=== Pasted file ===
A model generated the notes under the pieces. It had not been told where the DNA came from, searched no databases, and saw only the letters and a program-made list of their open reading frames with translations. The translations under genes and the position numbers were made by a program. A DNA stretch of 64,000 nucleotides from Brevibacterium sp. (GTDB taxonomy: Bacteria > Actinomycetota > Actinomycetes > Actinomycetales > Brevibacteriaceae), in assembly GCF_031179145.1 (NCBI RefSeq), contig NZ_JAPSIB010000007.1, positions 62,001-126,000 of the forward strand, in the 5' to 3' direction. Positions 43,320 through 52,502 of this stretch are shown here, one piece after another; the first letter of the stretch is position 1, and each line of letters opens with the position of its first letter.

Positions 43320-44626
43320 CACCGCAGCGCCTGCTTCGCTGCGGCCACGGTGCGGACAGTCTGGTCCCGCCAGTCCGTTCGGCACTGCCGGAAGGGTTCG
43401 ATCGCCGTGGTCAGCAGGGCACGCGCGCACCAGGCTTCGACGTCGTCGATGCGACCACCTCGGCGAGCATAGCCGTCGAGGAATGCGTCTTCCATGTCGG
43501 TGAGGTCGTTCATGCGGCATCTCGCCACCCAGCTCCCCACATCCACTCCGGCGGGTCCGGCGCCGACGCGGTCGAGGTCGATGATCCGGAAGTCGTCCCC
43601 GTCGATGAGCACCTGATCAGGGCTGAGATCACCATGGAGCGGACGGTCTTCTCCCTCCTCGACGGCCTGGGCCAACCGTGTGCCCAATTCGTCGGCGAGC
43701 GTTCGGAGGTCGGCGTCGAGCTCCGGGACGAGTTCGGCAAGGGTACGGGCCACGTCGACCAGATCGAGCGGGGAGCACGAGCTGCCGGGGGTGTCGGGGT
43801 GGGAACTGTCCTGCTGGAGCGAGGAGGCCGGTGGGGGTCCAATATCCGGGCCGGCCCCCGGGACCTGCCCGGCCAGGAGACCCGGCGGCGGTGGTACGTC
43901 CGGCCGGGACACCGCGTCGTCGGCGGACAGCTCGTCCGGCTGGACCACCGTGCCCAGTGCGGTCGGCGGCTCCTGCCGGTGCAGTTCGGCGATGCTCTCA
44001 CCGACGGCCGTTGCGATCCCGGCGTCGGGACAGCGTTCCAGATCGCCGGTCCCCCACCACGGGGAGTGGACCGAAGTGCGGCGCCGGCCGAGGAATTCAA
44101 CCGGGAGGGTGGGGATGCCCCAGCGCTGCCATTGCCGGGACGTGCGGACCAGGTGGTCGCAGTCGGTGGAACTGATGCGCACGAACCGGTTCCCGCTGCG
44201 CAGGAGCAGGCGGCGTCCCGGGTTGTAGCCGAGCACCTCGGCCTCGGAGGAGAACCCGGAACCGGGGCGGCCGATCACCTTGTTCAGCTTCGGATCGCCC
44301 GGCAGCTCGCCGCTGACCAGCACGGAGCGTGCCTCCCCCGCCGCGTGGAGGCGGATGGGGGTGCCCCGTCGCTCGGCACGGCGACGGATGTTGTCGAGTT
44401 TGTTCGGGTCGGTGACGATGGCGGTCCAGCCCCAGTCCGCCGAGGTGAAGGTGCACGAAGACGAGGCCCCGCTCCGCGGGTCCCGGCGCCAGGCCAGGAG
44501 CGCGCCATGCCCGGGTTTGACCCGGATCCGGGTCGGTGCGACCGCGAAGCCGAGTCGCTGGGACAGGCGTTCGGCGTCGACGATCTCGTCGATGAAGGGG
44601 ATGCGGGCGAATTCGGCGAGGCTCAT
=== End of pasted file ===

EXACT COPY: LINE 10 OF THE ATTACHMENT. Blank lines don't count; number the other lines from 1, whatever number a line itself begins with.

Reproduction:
44001 CCGACGGCCGTTGCGATCCCGGCGTCGGGACAGCGTTCCAGATCGCCGGTCCCCCACCACGGGGAGTGGACCGAAGTGCGGCGCCGGCCGAGGAATTCAA